In recent years, the Christmas season has meant the scratchiness of loading and unloading bales of hay for a DIY hayride at my parents’ place. Sometimes it pokes through your sleeves, sometimes it scratches you directly since even December might be t-shirt weather. Driven outdoors as a COVID precaution, this hayride has been the focal point of the last few Christmas family gatherings. The whole loop takes 15 minutes, and features a variety of decorated scenes, each with a corresponding soundtrack. A nativity, Charlie Brown, The Grinch … you get the idea.
While my younger cousins have a lot of fun, I think it is my parents who enjoy it the most. A hayride is, among other things, a chance to tell a story. And every year they get to plan out the scenes, the route, and the narrative for this 15 minute excursion.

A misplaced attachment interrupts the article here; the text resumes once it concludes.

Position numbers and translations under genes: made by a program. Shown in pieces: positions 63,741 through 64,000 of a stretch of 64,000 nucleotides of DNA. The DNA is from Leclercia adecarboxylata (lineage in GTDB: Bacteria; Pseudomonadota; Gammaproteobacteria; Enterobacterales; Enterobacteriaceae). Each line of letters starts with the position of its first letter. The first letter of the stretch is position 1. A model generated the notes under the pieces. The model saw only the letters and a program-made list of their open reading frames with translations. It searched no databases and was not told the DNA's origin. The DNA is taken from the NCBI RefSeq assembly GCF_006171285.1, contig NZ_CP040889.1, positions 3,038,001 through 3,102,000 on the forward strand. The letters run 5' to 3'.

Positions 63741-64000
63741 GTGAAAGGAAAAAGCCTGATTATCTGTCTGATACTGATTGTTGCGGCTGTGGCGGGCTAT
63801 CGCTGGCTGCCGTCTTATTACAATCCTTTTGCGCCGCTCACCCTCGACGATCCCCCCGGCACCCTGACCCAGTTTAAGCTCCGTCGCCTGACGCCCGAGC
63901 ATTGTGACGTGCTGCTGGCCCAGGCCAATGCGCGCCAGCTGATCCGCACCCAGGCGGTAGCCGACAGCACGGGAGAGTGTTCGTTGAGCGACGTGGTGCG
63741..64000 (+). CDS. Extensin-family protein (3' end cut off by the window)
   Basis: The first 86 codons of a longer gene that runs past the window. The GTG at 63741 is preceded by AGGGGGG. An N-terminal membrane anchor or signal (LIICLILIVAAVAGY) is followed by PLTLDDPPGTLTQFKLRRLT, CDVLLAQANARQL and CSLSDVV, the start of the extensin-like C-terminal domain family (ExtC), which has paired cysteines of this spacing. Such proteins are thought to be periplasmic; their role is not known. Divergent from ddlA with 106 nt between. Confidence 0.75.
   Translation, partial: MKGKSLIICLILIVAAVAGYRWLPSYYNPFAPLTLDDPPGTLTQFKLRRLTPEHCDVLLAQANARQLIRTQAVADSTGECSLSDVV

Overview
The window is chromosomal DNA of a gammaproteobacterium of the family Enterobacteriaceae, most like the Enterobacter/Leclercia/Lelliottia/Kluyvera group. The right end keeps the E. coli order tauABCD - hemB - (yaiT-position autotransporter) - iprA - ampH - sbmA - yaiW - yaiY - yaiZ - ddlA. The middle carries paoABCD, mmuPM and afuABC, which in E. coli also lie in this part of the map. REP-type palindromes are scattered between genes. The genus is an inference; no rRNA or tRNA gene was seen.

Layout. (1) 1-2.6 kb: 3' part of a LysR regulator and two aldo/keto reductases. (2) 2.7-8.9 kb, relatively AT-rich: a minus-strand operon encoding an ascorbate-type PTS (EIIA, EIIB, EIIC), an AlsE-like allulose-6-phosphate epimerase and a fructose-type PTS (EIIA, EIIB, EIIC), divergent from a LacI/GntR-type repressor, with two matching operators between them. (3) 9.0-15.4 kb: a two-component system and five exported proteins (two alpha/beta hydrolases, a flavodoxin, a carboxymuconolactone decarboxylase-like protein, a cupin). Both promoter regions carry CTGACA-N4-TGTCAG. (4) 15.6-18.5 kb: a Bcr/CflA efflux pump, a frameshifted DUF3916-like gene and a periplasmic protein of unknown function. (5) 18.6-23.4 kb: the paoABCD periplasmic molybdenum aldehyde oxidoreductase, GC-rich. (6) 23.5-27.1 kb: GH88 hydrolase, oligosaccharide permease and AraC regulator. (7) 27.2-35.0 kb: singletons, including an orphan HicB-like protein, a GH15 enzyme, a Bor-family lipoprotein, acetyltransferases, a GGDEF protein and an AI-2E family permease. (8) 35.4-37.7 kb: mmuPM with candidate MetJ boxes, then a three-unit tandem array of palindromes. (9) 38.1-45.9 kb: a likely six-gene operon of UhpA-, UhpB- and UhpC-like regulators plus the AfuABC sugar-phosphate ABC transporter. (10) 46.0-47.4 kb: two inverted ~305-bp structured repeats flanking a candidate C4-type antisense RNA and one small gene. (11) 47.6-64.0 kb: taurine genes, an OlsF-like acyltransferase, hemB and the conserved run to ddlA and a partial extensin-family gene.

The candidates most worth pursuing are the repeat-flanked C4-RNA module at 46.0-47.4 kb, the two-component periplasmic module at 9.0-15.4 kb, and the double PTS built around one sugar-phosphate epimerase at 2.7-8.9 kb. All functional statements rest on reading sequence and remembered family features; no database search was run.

It’s a challenging task when you think about it. Setting all the decorations up and deciding what makes the cut. They’ve got to make some tough calls. And, on top of that, deal with any foliage that might have sprung up and blocked the path since the year before.
It’s also a great vehicle for reflection. A chance to decide what matters most in this season. Decide what parts of God’s story to tell to those who you come together with to celebrate. That might be the oldest Christmas tradition of all: gathering around and telling the holiday story. It’s a tradition I look forward to participating in every year at The Church at Highland Park.